ArchetypeSC was recently approached by billion dollar global financial corporation to perform an assessment of their McAfee ePO, MOVE, and DLP upgrade implementation plan. They have an older, distributed ePO environment which consisted of separate consoles in AMER, EMEA, and APAC making administration of the overall environment difficult. While the ePO infrastructure was their main focus, of particular concern was their McAfee MOVE infrastructure.
Millions of organizations are realizing the benefits of virtualizing their infrastructures wherever possible. This particular organization was expanding their Virtual Desktop Instance (VDI) infrastructure rapidly and with that growth brought forth challenges scaling their VDI antivirus infrastructure. They implemented McAfee MOVE several years ago but they weren’t making use of the biggest product improvement recently released, the SVA manager.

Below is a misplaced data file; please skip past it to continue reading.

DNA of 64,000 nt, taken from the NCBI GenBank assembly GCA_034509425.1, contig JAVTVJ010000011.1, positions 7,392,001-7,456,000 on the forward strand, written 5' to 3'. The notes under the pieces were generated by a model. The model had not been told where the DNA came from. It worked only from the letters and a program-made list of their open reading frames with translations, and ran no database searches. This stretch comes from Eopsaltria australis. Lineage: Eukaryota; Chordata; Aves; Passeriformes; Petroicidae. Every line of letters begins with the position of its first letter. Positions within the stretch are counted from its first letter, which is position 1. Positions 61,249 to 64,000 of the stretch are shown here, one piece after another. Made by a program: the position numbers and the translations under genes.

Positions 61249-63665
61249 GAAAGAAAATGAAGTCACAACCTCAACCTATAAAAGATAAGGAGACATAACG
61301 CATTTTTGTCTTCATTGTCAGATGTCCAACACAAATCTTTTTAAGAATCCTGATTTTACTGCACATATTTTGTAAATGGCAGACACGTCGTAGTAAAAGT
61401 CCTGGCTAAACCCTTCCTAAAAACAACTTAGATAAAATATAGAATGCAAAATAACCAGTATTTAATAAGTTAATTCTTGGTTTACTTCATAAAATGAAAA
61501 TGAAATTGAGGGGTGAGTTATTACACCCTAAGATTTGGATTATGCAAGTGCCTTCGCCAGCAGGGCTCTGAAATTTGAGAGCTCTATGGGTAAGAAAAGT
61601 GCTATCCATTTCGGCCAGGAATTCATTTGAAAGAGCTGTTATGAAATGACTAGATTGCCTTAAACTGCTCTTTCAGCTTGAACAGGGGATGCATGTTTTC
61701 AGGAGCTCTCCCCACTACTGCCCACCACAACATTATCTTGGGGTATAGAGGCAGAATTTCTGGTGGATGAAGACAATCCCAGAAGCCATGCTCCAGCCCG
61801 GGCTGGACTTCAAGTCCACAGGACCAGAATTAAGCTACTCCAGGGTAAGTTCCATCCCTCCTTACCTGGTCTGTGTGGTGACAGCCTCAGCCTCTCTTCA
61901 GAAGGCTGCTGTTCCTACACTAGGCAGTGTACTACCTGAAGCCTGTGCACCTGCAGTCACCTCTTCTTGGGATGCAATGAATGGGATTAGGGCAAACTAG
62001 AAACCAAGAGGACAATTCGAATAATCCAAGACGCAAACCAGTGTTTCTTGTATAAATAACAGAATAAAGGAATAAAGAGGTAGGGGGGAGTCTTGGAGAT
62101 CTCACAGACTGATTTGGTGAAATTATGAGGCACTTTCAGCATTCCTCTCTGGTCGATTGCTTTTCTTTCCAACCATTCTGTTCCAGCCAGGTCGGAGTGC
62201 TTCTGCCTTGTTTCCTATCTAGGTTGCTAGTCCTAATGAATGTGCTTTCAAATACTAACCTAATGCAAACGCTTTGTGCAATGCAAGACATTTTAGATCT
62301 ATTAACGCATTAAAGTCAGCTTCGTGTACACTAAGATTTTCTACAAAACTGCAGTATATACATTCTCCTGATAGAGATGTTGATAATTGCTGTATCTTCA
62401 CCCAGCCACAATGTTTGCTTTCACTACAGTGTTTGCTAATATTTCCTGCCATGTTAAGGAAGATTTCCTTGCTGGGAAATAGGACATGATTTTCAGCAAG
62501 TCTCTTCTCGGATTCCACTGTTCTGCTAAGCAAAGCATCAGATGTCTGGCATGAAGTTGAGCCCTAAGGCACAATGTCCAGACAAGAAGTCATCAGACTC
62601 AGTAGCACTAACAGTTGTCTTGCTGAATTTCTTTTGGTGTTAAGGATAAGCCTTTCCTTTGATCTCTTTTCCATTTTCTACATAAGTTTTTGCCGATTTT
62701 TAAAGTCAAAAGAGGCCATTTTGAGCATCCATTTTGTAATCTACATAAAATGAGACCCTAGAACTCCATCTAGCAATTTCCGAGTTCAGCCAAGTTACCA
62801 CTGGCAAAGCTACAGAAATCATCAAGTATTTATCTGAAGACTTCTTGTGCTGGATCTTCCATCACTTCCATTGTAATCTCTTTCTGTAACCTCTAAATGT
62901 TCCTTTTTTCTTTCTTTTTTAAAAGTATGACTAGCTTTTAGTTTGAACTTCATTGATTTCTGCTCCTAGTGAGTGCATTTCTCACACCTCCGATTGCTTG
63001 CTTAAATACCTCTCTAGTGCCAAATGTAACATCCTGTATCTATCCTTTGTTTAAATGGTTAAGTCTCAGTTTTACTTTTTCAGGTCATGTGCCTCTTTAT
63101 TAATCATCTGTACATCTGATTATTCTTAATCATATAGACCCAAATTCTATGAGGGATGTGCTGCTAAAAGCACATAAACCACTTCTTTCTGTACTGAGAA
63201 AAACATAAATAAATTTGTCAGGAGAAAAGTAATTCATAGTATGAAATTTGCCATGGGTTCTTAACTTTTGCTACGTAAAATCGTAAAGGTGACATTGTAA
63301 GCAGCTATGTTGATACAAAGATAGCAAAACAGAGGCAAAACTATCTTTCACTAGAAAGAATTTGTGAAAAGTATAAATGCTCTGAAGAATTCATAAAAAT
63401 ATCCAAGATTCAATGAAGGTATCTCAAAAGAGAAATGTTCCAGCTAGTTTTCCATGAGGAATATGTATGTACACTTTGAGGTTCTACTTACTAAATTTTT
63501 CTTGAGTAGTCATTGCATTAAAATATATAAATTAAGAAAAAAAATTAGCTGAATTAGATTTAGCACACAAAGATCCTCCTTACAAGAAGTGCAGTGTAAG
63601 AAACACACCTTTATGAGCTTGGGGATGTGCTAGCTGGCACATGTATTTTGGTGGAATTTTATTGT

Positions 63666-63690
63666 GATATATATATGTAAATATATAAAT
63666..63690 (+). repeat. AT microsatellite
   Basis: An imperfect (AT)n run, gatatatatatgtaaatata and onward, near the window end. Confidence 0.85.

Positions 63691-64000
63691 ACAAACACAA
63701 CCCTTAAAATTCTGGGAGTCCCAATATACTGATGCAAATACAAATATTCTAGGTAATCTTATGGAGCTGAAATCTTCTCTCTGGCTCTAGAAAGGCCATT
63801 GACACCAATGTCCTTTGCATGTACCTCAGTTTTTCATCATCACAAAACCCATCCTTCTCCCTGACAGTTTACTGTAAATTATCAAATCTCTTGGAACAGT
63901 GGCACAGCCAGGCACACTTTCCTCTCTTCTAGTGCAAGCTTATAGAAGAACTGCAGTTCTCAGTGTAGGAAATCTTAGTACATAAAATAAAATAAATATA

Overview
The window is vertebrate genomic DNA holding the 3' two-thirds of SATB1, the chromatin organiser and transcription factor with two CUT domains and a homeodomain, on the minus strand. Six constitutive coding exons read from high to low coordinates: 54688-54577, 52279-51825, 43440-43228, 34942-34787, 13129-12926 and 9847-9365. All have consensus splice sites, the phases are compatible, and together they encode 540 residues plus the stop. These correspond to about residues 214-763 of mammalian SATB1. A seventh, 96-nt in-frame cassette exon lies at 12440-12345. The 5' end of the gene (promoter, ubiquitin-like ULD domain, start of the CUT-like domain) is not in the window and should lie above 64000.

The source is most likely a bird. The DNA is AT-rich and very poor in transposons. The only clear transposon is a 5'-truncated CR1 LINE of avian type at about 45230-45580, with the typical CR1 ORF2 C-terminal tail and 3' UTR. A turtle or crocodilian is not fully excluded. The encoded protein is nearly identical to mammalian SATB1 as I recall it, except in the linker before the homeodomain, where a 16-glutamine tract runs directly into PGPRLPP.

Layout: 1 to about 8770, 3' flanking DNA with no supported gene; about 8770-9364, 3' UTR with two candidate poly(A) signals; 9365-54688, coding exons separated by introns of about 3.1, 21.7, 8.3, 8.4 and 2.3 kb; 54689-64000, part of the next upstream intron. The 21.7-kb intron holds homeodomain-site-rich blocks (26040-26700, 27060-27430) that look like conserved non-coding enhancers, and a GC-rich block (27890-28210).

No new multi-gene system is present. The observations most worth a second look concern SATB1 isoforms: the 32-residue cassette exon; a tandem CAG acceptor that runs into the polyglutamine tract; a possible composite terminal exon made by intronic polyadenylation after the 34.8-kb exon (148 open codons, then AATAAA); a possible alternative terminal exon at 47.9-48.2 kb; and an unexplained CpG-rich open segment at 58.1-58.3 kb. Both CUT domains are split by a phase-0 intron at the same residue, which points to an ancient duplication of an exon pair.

This particular organization was using multiple versions of MOVE in different regions of the globe. Prior to version 3.5 every VDI was assigned a primary and secondary SVM/OSS which makes scaling the infrastructure very difficult because every time they would roll out new VDIs they needed to create new SVM’s as well. The other issue with the primary/secondary model is that there is no load balancing between SVMs. You could have a particular SVM overloaded and poorly performing while another is operating at 0 load. The SVA manager breaks the dependence on the primary/secondary model of offload scan servers and allows intelligent load balancing using pools of SVMs.